[openssl-users] SSL_CTX_set_cert_verify_callback and certificate access

Corey Minyard minyard at acm.org
Fri Jan 11 22:22:15 UTC 2019

On 1/11/19 12:42 PM, Sam Roberts wrote:
> On Wed, Jan 9, 2019 at 6:54 PM Corey Minyard <minyard at acm.org> wrote:
>> My first inclination for a secure connection was to use ssh. However,
>> ssh is not as well suited for this as I would have liked, and all the
>> ssh libraries are tied to a file descriptor in ways that are not easily
>> fixable, and thus can't be used on top of an abstract connection, which
>> is what I need.  That was rather disappointing, as it would have been
>> really nice to for users to just be able to ssh to ser2net.
> Not to second guess your finding that ssh isn't working well for you,
> you know your own code best, but for my own interest, I'm curious what
> about the fd is a problem? Perhaps the mismatch between X.509+TLS and
> the auth model you want are enough to reconsider your abstractions?
> Generating certs is pretty annoying and fragile, and using ssh clients
> is pretty easy!

Generating certs is easy if you do it like ssh does, and openssl is 
quite capable of that.

The auth model is not the issue, though.  The problems I'm having are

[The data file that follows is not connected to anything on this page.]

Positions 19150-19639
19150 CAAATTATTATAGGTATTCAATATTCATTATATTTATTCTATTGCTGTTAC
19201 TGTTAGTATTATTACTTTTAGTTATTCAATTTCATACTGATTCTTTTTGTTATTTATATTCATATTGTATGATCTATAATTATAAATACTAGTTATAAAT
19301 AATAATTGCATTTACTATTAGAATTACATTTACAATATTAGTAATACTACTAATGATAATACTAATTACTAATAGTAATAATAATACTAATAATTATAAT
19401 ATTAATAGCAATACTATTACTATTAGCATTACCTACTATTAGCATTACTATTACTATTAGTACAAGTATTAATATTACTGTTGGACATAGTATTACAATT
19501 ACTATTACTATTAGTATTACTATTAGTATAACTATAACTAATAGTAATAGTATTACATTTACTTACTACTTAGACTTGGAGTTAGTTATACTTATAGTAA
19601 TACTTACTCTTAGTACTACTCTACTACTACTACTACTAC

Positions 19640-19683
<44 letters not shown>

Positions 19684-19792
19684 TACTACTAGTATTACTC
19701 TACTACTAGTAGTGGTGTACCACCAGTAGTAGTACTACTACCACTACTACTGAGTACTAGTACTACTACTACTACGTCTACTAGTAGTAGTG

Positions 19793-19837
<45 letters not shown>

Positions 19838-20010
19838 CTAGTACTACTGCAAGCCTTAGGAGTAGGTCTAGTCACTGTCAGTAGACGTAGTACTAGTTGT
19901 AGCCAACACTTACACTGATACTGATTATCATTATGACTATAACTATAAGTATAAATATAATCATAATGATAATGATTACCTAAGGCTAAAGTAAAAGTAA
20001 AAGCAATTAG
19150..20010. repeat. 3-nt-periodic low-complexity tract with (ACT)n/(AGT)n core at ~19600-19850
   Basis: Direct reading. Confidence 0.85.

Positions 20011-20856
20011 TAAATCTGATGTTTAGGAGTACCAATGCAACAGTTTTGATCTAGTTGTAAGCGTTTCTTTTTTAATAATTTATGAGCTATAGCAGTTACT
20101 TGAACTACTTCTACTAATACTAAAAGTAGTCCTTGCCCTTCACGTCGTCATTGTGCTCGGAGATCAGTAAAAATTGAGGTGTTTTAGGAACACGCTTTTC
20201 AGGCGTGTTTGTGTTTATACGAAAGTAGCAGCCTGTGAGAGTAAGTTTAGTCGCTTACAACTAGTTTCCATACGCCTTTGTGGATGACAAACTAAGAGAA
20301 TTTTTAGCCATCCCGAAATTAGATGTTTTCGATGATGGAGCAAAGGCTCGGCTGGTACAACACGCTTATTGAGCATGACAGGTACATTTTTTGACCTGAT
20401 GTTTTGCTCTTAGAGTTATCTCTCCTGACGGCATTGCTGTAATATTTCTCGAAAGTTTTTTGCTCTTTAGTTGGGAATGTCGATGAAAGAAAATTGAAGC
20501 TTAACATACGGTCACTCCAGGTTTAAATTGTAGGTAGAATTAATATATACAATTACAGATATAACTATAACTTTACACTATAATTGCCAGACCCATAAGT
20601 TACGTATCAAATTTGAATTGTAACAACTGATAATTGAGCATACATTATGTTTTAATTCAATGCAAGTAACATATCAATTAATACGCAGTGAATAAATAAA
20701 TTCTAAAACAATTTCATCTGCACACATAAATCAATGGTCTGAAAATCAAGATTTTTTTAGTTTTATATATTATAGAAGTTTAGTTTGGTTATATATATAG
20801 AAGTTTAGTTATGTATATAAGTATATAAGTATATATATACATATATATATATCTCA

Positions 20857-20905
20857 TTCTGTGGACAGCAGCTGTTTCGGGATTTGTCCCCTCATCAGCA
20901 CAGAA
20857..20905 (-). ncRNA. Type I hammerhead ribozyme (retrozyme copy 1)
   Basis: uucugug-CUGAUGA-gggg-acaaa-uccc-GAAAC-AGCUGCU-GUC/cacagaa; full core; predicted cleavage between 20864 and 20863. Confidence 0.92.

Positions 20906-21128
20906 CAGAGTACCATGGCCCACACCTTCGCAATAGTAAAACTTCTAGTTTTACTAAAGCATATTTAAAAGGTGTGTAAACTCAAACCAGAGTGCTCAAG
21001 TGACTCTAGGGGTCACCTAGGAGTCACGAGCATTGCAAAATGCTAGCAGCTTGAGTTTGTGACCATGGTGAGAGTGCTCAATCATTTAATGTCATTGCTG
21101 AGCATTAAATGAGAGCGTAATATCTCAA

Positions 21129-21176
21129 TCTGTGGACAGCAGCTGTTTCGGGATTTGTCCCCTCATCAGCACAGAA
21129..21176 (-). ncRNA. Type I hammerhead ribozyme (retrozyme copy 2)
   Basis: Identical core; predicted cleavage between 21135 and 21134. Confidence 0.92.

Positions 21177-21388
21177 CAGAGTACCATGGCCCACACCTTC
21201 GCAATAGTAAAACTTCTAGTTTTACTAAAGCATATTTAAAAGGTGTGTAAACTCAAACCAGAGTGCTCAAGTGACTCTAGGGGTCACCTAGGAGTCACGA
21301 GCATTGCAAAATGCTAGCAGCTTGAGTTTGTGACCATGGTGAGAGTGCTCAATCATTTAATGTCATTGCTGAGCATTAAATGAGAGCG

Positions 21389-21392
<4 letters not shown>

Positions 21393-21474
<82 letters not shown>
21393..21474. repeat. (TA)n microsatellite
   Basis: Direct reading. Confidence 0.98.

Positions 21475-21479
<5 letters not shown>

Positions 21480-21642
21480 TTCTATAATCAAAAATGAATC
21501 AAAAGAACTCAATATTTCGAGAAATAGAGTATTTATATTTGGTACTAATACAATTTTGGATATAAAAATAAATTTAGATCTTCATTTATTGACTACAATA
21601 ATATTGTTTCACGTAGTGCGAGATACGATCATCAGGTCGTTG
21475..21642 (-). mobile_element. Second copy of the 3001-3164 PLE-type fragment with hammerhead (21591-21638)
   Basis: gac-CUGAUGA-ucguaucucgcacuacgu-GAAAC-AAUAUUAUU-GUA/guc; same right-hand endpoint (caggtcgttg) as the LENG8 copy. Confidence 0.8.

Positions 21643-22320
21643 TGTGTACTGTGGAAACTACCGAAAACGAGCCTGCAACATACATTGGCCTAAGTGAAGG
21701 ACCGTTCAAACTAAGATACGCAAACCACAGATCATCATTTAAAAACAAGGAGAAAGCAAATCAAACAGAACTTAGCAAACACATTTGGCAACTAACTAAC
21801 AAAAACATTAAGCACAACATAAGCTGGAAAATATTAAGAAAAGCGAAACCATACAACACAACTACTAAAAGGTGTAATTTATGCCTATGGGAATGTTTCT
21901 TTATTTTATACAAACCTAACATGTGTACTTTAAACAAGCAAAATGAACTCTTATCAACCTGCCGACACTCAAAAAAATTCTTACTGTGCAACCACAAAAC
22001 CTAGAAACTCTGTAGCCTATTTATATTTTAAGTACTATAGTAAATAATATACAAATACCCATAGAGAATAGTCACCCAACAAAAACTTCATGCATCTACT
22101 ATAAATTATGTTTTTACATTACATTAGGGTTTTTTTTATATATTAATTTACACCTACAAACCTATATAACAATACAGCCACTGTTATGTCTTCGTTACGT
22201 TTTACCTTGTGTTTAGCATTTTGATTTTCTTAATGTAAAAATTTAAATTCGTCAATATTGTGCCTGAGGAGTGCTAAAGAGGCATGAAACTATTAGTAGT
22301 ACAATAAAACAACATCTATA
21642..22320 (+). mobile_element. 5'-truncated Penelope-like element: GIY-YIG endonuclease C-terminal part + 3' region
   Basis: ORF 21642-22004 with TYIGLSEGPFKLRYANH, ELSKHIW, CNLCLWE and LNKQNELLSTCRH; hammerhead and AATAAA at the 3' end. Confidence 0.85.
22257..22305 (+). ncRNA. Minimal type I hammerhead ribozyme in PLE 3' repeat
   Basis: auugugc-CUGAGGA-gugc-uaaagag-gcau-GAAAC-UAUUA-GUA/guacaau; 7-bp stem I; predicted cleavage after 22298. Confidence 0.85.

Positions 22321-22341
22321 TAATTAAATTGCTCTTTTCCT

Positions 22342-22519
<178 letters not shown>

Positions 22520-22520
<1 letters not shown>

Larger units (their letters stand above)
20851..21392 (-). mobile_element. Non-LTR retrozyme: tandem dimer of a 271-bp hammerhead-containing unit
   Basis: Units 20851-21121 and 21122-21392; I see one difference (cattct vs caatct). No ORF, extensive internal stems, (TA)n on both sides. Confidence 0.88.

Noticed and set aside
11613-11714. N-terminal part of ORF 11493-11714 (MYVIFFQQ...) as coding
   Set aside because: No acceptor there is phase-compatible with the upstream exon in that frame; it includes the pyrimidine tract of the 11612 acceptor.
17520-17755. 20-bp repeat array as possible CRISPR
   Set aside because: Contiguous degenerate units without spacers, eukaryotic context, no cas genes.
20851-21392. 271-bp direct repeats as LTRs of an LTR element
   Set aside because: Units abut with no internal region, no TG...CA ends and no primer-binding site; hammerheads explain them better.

in to openssl in the right places to do what I want.  But the help I've 
here has got me through that, I think.

> It sounds like your are building the abstractions (in C?) inside the
> sernet process, but maybe your abstraction can be an fd, and the
> "layers" can be child processes that connect fd-to-fd, sortof
> qmail-like? Or, ssh should be able to execute an arbitrary command on
> the server, and that command should be able to do anything it wants
> with the ssh-facing socket descriptors, perhaps sending data to/from
> your server which can then move the data through the in-process
> abstractions?

The model I have is something like openssl and the BIOs.  You can plug 
things together in openssl any way you like.  In each piece, you shove 
data in
one side and data comes out the other.  You have BIOs at the end for dealing
with sockets or whatnot.  So getting openssl running inside my framework
was quite easy.

Both openssh and libssh are not designed that way.  There is no clean 
between dealing with file descriptors (that's what I meant by fd) and 
the rest
of the library.  And there were a number of other issues, too.



More information about the openssl-users mailing list